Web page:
Well, who did? Are these guys, like, premature Afhgan War Re-enactors who went over there as some kind of hobby? Who funded them?

The seven defendants went on trial in Kabul on Wednesday, charged with hostage-taking and torture.

Idema, of Fayetteville, N.C., and codefendants Edward Caraballo of New York City and Brett Bennett could be jailed for up to 20 years if convicted. Afghan and U.S. officials have left open whether they will be sent to the United States to face more charges.

The Americans didn't testify. But in court Wednesday, Idema told reporters that the group had tacit support from senior U.S. Defense Department officials and that they once offered to put his team under contract.

Gee, it couldn't be, could it, that Bush is using private contractors in his Middle Eastern dirty war (back) to do jobs that are too dirty for the constitutional chain of command?

Idema said he was in daily telephone and e-mail contact with officials "at the highest level," including in Defense Secretary Donald H. Rumsfeld's office.

"The American authorities absolutely condoned what we did. They absolutely supported what we did," Idema said. "We have extensive evidence of that."
(via AP)

Well, then life becomes very simple! Idema releases the emails in open court. Wonder if he'll be able to plea-bargain so Bush can cover this up?

Gee, I wonder if the whole Berger smear could be politically motivated? 


President Bush on Wednesday described the federal inquiry into Clinton White House national security adviser Sandy Berger's mishandling of classified documents as "a very serious matter."

The FBI:

But a government official who asked not to be identified because of the political sensitivity of the matter said that FBI agents did not regard the Berger inquiry as "a front-burner-type of investigation."
(via USA Today)

The fish really does rot from the head, doesn't it?

Bush the Pulpiteer 

Demogenes Aristophanes of the Project for a New American Empire (PNAE) writes:

I spotted something in the Atlantic the other day, an excerpt from David Frum's "The Right Man":

"The Bush staff rose to their feet with a snap that would have impressed a Prussian field marshal. When Bush was in a kidding mood, he direct the staff like an orchestra conductor: He would press his hands palm down to direct them to sit and then, when they had taken their seats, raise his hands palm up to order them to rise again. Only then would they get the final palms down." [see earlier comment thread: HERE]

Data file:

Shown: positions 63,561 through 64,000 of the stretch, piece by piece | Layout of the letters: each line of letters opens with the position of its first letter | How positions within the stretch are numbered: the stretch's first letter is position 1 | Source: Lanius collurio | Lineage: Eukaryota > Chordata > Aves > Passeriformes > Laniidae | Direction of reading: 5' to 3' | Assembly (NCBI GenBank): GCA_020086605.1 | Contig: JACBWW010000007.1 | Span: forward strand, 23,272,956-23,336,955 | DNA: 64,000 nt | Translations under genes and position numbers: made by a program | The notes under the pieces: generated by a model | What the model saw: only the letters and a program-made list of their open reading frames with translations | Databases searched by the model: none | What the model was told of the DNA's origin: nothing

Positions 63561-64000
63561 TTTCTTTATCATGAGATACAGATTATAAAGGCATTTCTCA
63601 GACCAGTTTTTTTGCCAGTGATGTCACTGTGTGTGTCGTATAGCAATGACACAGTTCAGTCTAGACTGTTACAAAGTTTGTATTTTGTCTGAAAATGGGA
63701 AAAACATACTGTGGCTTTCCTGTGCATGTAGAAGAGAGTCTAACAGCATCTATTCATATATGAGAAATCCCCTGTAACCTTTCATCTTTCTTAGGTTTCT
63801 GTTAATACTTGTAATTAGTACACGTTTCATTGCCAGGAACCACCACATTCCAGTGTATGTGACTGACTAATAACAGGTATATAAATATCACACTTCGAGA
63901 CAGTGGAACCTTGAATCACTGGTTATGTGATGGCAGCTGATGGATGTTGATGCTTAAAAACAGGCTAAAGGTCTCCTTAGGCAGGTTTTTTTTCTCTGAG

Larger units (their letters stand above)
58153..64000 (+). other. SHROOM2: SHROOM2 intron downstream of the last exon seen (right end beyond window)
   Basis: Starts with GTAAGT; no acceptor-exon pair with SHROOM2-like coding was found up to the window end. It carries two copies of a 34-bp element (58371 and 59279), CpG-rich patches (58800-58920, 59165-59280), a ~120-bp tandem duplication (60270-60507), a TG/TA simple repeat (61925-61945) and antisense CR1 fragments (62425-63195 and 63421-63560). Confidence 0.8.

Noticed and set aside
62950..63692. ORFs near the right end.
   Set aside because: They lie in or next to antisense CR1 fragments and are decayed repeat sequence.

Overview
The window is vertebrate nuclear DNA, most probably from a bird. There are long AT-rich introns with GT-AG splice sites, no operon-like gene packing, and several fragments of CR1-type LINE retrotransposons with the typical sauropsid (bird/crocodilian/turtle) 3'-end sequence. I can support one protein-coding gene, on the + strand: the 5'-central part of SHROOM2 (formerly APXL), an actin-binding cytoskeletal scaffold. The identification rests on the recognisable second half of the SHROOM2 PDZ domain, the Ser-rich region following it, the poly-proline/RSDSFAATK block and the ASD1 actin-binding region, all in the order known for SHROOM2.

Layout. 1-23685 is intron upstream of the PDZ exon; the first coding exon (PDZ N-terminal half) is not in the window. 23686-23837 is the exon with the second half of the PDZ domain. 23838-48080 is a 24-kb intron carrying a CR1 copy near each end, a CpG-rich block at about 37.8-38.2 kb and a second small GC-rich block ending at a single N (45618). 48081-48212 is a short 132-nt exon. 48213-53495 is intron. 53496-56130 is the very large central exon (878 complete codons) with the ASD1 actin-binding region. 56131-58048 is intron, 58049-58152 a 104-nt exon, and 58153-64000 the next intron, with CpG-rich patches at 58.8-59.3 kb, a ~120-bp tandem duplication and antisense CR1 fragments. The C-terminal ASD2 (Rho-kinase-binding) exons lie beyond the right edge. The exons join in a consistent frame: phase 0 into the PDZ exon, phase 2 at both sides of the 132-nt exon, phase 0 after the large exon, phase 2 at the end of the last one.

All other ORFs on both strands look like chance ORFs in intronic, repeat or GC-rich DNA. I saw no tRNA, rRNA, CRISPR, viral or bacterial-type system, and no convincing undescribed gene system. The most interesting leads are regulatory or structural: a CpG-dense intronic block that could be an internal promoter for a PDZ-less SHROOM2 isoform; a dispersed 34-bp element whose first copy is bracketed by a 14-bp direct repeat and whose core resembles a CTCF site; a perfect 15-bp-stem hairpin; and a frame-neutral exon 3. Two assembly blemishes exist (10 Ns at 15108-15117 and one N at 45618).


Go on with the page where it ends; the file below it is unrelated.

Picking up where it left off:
Sorta' sends a hoary chill up the back of your neck don't it? In any case, Rick Perlstein over at the Village Voice has investigated this kind of eerie idolism/idolatry as it manifests and sustains itself at a grassroots level. So then, if you haven't read Perlstein's "The Church of Bush", you should do so as soon as you can. HERE (July 20th, 2004)

Also, while you're at it (if you havn't already) read: How Can the Democrats Win?, also by Rick Perlstein. This is a long piece which includes a free parable - so you can't go wrong! - but the greater point is focused on the long term investment in not only Dem Party gains, but more importantly, what it will take to invest in, and harvest, the rewards of a long term progessive and populist (in the Jim Hightower populist tradition i hope) liberal movement.

In other words: if Kerry campaign Dems and DLC titty twisters and any number of other think tank bubbles, Beltway baubles, or dull waxed TV "news" media binge drinkers believe that all bloggers and progressive grassroots activists are going to go away after Kerry/Edwards turn Evangelist George W. Bush and his slippery bait fed pod of trained grunting seals back into their holding pool - well, they'd be F%#k!ng WRONG. It's a long term investment in America thang.

I was even gonna write more here on blogging into the future and what that might entail and how i think that might play out post November Tuesday - but - i've decided instead to go outside and throw a Boker Infinity drop point blade at a dumb stump. I know it's only 4 am but i don't care. I enjoy the lonely thutt thutt thutt sound of a knife in a dumb stump. I like the way it reverberates throught the foggy creekbeds and quiet hills in an early morning's night. I like the idea that someone might be laying awake somewhere in a distant hollow listening and wondering "what the hell is that?!" And, "where is it coming from and what does it mean?" Because thats what blogging is kinda like, too, haint it?

So don't forget to sharpen your focus (or focus your lens) on the infinity range from time to time. Gawd knows there is no shortage of dumb stumps to address.


Wednesday, July 21, 2004

Don't Be Dissin' da Lawyers Now, George 

George only hates lawyers until they become conservative enough for him to appoint them to the Federal bench. Another such cabal has done what it could to save his sorry ass yet again in Florida: